Philippe Menasché

Professeur, Cardiac Surgeon, Hôpital Européen Georges Pompidou, Paris

Dr Philippe Menasché is a clinical cardiac surgeon at the Hôpital Européen Georges Pompidou, Professor of Thoracic and Cardiovascular Surgery at the University of Paris-Cité and co-leader of an INSERM (National Institute of Health and Medical Research) team devoted to cell therapy of cardiovascular diseases. He also has a part-time affiliation with the Department of Biomedical Engineering of the University of Alabama in Birmingham. The group has a long-standing interest in stem cells for the treatment of chronic heart failure with a definite commitment towards clinical applications. While the initial research has focused on the transplantation of skeletal myoblasts (first-in-man implantation in 2000), it then moved towards the combination of cardiac progenitors derived from human embryonic stem cells (ESC) with a tissue engineering-based construct.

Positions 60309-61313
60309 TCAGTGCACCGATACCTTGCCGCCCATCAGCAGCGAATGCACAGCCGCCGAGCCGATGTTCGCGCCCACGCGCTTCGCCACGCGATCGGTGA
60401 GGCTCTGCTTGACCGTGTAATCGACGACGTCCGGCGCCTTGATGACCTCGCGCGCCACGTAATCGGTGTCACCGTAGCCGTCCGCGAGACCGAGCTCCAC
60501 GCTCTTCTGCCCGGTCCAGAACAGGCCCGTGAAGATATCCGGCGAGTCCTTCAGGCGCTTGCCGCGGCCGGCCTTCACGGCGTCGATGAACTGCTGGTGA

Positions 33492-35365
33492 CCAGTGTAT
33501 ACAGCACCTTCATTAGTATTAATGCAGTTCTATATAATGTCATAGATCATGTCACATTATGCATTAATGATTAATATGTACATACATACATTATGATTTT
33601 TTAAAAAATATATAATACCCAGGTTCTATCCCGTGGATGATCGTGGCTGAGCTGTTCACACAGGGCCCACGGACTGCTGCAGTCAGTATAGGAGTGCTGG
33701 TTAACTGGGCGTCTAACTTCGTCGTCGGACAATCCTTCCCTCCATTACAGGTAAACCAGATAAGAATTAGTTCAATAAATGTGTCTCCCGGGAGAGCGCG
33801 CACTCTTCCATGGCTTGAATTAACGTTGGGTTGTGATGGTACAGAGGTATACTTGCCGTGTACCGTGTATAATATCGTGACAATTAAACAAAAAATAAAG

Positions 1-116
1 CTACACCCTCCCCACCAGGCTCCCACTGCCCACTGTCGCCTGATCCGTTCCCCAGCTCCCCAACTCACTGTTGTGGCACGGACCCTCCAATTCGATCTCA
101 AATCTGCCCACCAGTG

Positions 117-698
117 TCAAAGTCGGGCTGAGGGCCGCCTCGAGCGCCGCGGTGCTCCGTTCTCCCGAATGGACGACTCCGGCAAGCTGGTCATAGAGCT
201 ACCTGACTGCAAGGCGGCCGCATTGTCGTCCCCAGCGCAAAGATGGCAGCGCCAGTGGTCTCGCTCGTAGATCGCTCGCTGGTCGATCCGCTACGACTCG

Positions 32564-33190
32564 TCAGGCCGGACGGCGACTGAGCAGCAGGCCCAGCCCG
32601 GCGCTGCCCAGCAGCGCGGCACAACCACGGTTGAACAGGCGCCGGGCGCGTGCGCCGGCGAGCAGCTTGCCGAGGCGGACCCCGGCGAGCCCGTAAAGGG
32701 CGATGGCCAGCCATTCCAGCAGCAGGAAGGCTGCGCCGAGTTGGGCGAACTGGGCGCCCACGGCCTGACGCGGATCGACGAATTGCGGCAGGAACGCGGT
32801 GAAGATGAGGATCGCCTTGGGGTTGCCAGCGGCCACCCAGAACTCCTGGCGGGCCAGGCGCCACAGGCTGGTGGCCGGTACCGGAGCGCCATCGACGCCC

The first-in-man trial testing this cell-loaded patch has now been successfully completed. In parallel, mechanistic studies have unravelled the predominant role of paracrine signalling and, consequently, the group has shifted its research towards a-cellular cell therapy based on the exclusive use of the secretome with the objective of further streamlining the clinical translatability of this myocardial repair strategy.

The first clinical trial testing this a-cellular strategy has just started. In parallel, the recognition that myocardial fibrosis is a key contributor to chronic heart failure has led the group to also initiate a collaborative program for assessing the effects of CAR-T cells against a fibrosis-associated protein in Duchenne Muscular Dystrophy. Finally, considering that cell therapy is an area where different medical areas can fruitfully cross-fertilize, we have also leveraged our experience with heart failure to other non cardiac indications including severe traumatic brain injury and acute respiratory distress syndromes as seen in patients with Covid-19-induced pneumonia.

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